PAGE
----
The set-up is classic “X-Files.” A top-secret location. The corpse of a victim snuffed out under mysterious circumstances. A shady official managing the situation. FBI agents Fox Mulder and Dana Scully trying to uncover the truth.
David Duchovny and Gillian Anderson have played scenes like this over a hundred times before. It should be a cakewalk. But on this August afternoon on a Vancouver soundstage, nothing’s going right. The actors are tripping over their lines. They can’t hear writer-director James Wong’s cues through the walls of the set from his perch behind the monitor. Anderson feels the blocking is off. And then a small piece of the set — the inner sanctum of a tech company’s private server — comes crashing down.
“The servers must be scrambling our brains,” Anderson jokes as she steps away to her chair.
If this were the first week of shooting on Fox’s heavily hyped revival of the iconic TV franchise, there might be cause for concern. But it’s the penultimate day of filming on the fifth of a six-episode “event series” order, and any nerves over getting the band back together have long since faded.
“We’re probably a little slower than we were, but we’re just trying to get it right,” Duchovny says after they’ve wrapped the scene and everyone breaks for lunch. “If there are only six (episodes), you can focus on those six, as opposed to trying to get 24 right.”
Fourteen years have passed since Mulder and Scully were last on the small screen, and during that time, the business of television has been rocked by seismic shifts, including the way ratings are measured and the number of episodes networks order. Without those changes, “The X-Files” may not have come back at all.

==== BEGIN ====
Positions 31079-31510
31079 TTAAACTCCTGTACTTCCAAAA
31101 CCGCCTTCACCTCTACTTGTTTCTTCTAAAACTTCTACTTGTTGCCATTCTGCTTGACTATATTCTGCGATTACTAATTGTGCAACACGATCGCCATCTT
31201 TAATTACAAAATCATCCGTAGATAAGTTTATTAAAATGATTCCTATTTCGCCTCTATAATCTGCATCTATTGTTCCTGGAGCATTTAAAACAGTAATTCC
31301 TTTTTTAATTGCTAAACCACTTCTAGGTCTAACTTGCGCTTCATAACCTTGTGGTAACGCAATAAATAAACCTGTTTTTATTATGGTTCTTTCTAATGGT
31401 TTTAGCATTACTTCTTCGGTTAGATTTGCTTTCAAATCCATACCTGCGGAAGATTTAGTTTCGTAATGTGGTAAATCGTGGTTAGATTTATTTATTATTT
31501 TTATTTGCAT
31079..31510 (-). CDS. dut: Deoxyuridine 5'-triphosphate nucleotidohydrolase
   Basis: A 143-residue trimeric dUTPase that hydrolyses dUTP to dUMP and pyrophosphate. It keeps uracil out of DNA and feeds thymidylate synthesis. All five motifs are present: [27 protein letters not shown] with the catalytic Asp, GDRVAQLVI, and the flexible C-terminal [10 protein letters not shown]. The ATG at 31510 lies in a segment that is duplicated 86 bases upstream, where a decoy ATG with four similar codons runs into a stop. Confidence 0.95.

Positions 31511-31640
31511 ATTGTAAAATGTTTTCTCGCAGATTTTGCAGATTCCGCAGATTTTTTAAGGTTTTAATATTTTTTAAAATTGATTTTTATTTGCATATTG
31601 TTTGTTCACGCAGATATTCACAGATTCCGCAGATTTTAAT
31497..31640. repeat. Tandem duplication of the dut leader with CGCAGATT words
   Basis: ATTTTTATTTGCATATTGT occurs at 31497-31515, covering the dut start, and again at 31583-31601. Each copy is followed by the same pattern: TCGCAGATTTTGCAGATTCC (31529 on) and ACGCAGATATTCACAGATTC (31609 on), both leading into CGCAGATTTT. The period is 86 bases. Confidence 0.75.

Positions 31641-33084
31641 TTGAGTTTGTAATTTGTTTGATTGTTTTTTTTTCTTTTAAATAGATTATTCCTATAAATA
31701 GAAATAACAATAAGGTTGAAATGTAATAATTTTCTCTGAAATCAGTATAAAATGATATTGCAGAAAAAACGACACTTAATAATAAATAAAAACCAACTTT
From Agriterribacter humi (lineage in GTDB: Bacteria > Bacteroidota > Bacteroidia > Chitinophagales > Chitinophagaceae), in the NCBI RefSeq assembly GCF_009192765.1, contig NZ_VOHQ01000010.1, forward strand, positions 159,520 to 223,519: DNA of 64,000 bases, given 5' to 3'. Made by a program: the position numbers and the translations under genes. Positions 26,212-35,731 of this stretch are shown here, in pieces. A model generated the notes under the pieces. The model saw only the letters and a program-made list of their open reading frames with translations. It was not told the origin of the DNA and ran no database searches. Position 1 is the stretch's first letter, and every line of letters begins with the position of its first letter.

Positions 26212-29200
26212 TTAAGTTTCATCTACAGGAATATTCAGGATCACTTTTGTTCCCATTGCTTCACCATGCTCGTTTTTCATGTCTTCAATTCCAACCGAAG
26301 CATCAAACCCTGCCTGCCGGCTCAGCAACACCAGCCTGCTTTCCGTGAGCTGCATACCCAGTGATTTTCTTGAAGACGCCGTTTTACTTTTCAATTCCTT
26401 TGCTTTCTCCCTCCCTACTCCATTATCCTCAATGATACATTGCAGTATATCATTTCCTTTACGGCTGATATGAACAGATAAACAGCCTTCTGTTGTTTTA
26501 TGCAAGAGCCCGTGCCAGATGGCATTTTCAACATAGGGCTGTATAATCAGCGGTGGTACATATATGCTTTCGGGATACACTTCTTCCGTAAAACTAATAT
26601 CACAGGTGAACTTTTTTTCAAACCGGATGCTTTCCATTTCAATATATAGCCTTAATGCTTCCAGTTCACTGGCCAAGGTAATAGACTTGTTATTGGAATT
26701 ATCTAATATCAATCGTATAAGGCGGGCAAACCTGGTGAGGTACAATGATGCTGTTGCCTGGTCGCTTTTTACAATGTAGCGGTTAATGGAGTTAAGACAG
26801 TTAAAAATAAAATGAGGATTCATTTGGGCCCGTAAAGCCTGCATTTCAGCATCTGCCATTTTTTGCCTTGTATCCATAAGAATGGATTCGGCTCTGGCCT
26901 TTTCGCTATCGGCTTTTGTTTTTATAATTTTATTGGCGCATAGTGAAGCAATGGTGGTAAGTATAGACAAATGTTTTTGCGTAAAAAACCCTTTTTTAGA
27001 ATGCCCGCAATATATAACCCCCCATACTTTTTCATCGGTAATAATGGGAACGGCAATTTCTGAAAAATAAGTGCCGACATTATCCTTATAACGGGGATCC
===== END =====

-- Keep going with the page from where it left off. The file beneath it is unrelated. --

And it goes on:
The question for Fox is whether the audience, as Mulder might say, is still out there. And whether all the work it has taken to reopen “The X-Files” will prove worth the effort.
For a while, it looked like “The X-Files” was finished. A 2008 feature — “The X-Files: I Want to Believe” — bombed at the box office and was blasted by critics. Creator Chris Carter wrote a third screenplay that went nowhere, and all the key players moved on to other projects.
The revival seeds were planted in 2013, the 20th anniversary of the show’s original run on Fox, when a flurry of celebratory events kicked off at San Diego Comic-Con with an epic reunion panel featuring Duchovny, Anderson, Carter and several heavyweight alumni from the writing staff, including Vince Gilligan and Howard Gordon.
At the time, Anderson firmly shot down the idea of resurrecting the series in any form on the small screen. But informal discussions were already under way behind the scenes between Carter and 20th Century Fox Television. Studio chair Dana Walden, who assumed stewardship of the network alongside Gary Newman in 2014, remembers meeting with Carter for a “social friendly lunch” before the Comic-Con event.
“Kevin Reilly, when he was working at Fox, and Gary and I had talked about (reviving ‘X-Files’), and how great it would be. We all decided that it was time, and we should try to make it happen if Chris had any interest,” Walden says. “And then, after what seemed like forever, the pieces came together.”